Male circumcision significantly reduces the risk of acquiring HIV in young African men, according to a study led by University of Illinois at Chicago professor of epidemiology Robert Bailey.
The study is published in the Feb. 24 issue of The Lancet.
Researchers conducted a clinical trial enrolling 2,784 HIV negative, uncircumcised men between 18 and 24 years old in Kisumu, Kenya, where an estimated 26 percent of uncircumcised men are HIV infected by age 25. The majority of the men in the study were Luo, an ethnic group that does not traditionally practice circumcision.
Half the men were randomly assigned to circumcision and half the men remained uncircumcised for two years.
Participants received free HIV testing and counseling, medical care, tests and treatment for sexually transmitted infections, condoms and behavioral risk counseling during periodic assessments throughout the study.
The clinical trial found that 47 of the 1,391 uncircumcised men contracted HIV, compared to 22 of the 1,393 circumcised men.
"Our study shows that circumcised men had 53 percent fewer HIV infections than uncircumcised men," said Bailey. "We now have very concrete evidence that a relatively simple surgical procedure can have a very large impact on HIV."
The study also measured adverse events related to surgery. According to Bailey, in 1.7 percent of the surgeries there were minor complications -- usually bleeding or a mild infection. There were no severe adverse events.
Bailey cautions that circumcised men may feel they are protected from becoming HIV infected and may be more likely to engage in risky behavior.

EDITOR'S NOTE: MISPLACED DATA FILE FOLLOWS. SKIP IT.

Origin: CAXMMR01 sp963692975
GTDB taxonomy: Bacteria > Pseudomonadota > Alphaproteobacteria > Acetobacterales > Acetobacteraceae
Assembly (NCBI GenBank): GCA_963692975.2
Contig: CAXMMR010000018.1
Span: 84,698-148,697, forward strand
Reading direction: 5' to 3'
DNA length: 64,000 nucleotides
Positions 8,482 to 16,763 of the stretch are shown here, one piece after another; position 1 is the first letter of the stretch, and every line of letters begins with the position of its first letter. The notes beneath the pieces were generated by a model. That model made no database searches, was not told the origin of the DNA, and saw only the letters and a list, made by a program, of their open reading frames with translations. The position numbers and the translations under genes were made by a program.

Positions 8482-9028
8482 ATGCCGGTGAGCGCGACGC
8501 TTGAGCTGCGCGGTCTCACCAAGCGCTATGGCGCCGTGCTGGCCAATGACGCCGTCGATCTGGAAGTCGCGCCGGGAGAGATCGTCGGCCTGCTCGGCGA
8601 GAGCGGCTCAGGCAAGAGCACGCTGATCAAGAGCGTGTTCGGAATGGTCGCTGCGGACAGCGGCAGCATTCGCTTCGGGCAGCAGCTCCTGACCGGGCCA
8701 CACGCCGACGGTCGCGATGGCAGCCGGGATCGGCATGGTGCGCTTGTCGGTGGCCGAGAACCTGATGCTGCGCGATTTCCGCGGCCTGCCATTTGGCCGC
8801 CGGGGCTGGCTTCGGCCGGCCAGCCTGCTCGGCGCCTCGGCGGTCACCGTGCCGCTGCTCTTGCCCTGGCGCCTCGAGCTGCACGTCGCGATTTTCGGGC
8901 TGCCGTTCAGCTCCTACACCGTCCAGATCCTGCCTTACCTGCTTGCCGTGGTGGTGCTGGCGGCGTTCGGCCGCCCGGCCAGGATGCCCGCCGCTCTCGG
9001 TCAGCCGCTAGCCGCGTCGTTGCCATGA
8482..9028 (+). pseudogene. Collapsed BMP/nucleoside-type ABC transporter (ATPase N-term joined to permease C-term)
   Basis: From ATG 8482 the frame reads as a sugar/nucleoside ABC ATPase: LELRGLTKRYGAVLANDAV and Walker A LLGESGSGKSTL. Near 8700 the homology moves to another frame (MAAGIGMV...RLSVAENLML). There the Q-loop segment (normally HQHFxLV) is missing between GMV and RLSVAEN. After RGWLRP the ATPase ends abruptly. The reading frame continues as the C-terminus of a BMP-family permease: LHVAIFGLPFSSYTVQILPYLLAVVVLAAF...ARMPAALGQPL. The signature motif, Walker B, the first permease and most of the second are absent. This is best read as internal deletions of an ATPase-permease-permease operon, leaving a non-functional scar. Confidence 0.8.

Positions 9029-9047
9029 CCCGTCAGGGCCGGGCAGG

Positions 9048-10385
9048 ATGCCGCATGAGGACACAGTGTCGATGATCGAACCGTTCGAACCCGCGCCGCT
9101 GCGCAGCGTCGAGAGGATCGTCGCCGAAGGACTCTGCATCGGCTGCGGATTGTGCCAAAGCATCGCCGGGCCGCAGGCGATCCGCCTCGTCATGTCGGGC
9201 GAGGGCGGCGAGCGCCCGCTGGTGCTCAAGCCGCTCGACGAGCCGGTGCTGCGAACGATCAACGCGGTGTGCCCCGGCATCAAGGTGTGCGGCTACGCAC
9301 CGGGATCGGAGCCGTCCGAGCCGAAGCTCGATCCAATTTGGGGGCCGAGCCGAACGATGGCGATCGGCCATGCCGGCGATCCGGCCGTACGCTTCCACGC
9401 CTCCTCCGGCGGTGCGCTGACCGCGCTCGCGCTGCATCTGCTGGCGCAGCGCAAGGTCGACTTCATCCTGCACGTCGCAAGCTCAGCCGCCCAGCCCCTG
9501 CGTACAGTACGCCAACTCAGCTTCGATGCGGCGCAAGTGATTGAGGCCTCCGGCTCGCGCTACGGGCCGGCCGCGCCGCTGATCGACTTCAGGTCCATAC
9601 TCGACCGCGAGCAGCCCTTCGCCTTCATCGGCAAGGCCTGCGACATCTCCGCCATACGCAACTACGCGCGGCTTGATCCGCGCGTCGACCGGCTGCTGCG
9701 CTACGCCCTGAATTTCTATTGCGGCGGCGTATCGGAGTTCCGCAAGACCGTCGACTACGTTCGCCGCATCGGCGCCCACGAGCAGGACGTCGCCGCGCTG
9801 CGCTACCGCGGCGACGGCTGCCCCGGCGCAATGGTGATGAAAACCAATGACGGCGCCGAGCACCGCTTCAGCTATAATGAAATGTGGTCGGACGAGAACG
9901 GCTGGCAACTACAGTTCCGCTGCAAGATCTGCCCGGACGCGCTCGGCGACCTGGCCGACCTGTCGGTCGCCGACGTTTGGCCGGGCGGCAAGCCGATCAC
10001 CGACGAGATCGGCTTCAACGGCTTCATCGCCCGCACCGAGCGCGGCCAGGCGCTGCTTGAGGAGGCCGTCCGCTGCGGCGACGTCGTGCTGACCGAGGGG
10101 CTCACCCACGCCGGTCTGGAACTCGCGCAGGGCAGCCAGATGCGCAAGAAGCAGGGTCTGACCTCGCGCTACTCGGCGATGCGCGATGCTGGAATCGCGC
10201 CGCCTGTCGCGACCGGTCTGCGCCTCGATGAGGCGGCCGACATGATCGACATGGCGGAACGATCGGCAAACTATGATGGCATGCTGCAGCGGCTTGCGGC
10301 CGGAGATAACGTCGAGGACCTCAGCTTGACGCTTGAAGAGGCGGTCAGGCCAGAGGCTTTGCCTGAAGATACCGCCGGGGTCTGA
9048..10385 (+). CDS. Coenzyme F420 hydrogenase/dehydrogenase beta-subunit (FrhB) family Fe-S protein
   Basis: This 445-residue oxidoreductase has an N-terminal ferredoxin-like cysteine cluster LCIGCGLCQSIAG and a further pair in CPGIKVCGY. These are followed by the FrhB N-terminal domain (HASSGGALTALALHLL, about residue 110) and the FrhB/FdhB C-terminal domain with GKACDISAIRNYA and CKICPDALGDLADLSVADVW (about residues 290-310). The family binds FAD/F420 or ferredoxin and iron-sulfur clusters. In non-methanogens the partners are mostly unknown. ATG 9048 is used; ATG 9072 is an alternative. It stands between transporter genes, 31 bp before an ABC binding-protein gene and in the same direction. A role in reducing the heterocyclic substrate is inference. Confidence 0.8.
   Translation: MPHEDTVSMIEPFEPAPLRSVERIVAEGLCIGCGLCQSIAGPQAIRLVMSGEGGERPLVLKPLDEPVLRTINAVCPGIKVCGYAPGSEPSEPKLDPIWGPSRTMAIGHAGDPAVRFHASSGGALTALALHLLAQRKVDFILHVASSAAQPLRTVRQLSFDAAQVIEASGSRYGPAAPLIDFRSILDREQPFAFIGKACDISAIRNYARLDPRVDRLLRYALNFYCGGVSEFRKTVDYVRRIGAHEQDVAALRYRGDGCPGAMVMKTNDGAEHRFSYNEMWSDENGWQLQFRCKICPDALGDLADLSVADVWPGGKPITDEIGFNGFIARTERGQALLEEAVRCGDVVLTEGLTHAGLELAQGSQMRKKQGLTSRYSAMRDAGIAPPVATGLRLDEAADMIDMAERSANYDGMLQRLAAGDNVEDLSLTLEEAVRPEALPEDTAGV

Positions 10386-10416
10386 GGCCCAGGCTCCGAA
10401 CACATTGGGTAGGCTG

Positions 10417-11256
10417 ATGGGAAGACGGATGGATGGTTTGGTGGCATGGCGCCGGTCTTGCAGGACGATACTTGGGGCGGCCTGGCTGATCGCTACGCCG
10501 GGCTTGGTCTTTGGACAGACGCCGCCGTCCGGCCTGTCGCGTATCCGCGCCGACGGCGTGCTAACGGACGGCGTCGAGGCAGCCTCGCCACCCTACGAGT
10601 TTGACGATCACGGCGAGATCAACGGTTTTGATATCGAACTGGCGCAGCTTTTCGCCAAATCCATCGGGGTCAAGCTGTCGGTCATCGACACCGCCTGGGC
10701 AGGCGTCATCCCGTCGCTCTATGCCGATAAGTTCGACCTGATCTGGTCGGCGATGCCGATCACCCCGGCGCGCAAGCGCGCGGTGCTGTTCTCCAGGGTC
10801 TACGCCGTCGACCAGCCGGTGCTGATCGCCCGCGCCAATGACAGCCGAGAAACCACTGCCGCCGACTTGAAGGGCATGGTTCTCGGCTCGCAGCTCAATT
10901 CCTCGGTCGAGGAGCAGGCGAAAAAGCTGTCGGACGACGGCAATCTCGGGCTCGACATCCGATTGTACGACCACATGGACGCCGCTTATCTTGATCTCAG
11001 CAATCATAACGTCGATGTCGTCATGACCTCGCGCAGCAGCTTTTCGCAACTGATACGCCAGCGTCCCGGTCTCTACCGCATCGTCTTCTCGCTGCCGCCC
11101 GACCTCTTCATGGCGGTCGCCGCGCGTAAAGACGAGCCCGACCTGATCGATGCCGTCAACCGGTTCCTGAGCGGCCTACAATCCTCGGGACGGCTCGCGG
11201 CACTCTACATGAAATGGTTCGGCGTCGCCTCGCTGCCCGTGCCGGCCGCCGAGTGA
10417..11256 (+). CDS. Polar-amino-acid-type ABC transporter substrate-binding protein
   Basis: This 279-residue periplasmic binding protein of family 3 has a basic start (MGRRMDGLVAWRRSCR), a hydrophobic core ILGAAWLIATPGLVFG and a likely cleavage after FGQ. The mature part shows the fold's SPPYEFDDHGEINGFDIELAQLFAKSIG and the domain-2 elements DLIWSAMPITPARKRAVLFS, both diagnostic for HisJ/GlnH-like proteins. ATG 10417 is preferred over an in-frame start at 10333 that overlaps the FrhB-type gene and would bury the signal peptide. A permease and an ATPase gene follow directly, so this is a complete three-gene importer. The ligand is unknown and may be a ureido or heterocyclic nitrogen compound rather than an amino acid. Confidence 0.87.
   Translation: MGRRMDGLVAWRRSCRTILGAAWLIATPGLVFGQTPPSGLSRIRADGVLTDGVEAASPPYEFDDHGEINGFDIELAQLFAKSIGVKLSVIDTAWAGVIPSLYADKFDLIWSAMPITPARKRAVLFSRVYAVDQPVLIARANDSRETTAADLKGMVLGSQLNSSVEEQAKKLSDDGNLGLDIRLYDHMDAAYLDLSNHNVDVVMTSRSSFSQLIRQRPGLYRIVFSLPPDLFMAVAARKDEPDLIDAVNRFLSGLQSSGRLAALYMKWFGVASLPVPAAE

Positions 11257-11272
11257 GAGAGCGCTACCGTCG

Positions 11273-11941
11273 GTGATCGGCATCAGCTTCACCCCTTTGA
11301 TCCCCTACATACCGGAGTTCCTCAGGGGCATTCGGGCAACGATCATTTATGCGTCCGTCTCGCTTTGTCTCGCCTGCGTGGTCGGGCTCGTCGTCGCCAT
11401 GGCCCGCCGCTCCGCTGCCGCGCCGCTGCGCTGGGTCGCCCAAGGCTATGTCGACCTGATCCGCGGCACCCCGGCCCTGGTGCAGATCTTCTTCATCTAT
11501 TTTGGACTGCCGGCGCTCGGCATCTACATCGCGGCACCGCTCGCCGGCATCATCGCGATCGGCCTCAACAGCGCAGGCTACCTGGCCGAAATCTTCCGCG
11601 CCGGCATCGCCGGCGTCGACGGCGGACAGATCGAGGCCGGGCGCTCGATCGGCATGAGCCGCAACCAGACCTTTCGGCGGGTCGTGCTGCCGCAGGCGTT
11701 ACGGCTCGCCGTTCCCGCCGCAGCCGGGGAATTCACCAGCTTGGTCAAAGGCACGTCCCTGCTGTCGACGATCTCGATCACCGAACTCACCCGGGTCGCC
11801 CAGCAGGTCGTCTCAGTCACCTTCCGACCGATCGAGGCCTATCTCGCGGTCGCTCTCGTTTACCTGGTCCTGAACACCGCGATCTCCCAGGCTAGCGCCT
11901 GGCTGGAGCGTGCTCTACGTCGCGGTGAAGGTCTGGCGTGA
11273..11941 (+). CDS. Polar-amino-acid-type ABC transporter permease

"Circumcision is by no means a natural condom," said Bailey. "We do know that some circumcised men become infected with HIV. But we did find that the circumcised men in our study did not increase their risk behaviors after circumcision. In fact, all men in the trial increased their condom use and reduced their number of sexual partners."
The authors conclude that circumcision will be most effective if it is integrated with other prevention and reproductive health services.
"We have wonderful new drugs to at least maintain people for many years with the virus, but meanwhile more people are getting infected at a rate of approximately 5,000 persons per day," said Bailey. "We cannot treat our way out of this epidemic. Prevention of new infections is crucial."
Simulation models estimate that millions of new HIV infections, tens of thousands of deaths, and several million dollars could be saved if male circumcision became routine in sub-Saharan Africa.
"This is really the first good news we've had in quite a long time. If we can reduce the risk of infection by such a substantial amount then we can save a lot of lives."
In December the National Institutes of Health halted Bailey's trial of male circumcision after the study's independent data safety monitoring board reviewed the preliminary results and recommended that all men enrolled in the study who remain uncircumcised be offered circumcision due to the clearly protective effect.
The trial was funded by the National Institute of Allergy and Infectious Diseases and the Canadian Institute of Health Research.
Co-investigators of the study include Stephen Moses, Ian Maclean, and Kawango Agot at the University of Manitoba; Corette Parker at RTI International; John Krieger at University of Washington; Carolyn Williams at National Institute of Allergy and Infectious Diseases; Richard Campbell at UIC; and Jekoniah Ndinya-Achola at University of Nairobi.
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